If you want to try your hand at massaging this acupuncture point on yourself, you can find it by first going to the outer lower leg beneath the patella, or kneecap. One hand-width below the patella, find your shinbone, or tibia. From here, move one finger-breadth to the outside of the leg over the muscle. Massage deeply. Do you feel a slight ache? If you do, you’re likely on the point. In addition to acupuncture, acupressure and massage, walking also activates the nerves located here, helping to explain the therapeutic benefits of exercise and movement on digestion, pain and well-being.
There are two sets of eight points that are needled to help treat nerve injury in the hands and feet, fight arthritic pain in the digits and improve circulation to the limb. These points are called the "Eight Evils" when referring to the hands or forelegs in animals, and "Eight Winds" when referring to the feet or hind limbs. Found in the webbed spaces between the fingers and toes, these points assist in recovering sensation and motor function in patients with spinal cord injury and peripheral neuropathy, including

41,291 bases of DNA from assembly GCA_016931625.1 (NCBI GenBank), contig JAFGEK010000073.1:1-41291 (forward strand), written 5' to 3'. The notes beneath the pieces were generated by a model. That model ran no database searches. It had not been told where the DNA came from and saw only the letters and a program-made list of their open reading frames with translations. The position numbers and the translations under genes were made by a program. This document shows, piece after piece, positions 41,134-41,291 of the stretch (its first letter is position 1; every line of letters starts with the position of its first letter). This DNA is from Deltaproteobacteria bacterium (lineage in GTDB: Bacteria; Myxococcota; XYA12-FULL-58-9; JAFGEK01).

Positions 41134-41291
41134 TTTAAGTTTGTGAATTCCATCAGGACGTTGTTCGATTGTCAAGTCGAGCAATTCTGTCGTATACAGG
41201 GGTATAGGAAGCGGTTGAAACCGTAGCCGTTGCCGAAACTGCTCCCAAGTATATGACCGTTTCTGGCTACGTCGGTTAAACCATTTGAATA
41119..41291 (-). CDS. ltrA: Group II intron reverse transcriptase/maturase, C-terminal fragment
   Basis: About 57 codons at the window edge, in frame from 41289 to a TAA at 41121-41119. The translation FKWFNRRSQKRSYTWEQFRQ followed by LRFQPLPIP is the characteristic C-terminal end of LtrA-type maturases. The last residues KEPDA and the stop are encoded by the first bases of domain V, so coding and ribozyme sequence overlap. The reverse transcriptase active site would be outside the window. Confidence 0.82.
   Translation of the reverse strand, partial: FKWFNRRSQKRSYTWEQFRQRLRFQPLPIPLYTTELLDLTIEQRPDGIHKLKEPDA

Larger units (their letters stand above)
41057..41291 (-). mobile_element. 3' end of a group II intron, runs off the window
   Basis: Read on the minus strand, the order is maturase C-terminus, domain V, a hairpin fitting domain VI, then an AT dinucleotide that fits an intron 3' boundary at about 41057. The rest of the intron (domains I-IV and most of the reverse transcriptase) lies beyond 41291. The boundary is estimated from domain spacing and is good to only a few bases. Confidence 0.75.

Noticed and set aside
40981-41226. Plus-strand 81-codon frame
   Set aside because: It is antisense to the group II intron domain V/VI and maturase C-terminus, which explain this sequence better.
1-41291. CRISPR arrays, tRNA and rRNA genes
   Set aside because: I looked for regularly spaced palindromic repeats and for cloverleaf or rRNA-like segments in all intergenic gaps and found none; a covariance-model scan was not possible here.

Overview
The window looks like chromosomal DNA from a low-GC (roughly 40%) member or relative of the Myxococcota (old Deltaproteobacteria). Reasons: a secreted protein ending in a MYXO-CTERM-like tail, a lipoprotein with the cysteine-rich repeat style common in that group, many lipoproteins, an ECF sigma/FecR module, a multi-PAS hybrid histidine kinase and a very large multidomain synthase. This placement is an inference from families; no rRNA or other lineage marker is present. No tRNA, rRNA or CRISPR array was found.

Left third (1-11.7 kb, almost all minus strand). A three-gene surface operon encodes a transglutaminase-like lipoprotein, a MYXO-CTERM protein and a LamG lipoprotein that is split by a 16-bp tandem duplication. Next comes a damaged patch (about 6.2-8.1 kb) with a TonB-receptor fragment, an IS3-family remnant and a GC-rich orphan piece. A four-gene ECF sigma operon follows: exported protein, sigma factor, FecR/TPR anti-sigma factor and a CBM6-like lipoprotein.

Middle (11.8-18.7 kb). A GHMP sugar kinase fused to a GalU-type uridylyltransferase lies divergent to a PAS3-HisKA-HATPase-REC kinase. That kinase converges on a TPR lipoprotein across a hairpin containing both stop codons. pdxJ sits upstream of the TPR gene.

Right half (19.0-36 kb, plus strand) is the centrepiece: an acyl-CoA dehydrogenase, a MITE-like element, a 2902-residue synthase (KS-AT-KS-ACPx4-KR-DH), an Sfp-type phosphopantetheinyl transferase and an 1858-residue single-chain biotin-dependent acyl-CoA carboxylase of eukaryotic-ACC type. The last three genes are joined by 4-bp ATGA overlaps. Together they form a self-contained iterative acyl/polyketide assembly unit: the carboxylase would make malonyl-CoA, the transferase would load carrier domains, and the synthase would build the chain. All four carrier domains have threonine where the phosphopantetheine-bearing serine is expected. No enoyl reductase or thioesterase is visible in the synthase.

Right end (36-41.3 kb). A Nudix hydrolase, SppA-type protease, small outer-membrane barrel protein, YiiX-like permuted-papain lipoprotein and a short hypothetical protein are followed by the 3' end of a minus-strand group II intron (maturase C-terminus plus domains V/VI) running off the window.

cats with diabetic neuropathy. After I perform acupuncture here, I ask my veterinary clients or human patients to continue stimulating these sites at home with massage at the web spaces and along the sides of the digits. The names of the points, Eight Evils and Eight Winds, harken back to ancient Chinese beliefs that demonic or evil climatic forces entered the hands and feet at these sites, leading to pain, weakness and joint deformation. The goal of needling back then was to release the evil winds and demons. We now know that the effects of acupuncture on these points is neurologic, not supernatural.
This image illustrates needle placement on the Eight Winds points for a
dog that had difficulty walking after a tumor compressed his spinal cord. Following the surgeon's removal of the mass, I stimulated the nerves at these sites in order to help him walk again.
Where it is located on you:
These points can be found by massaging the thicker part of the webbed spaces in between your fingers and toes.
If you think acupuncture might help your pet, talk with your veterinarian.
Dr. Narda Robinson, who is both a veterinarian and a doctor of osteopathic medicine, is the country's leading authority on scientific complementary and alternative medicine. She is the director of Colorado State University's Center for Comparative and Integrative Pain Management. She is a frequent lecturer and the author of numerous scientific publications.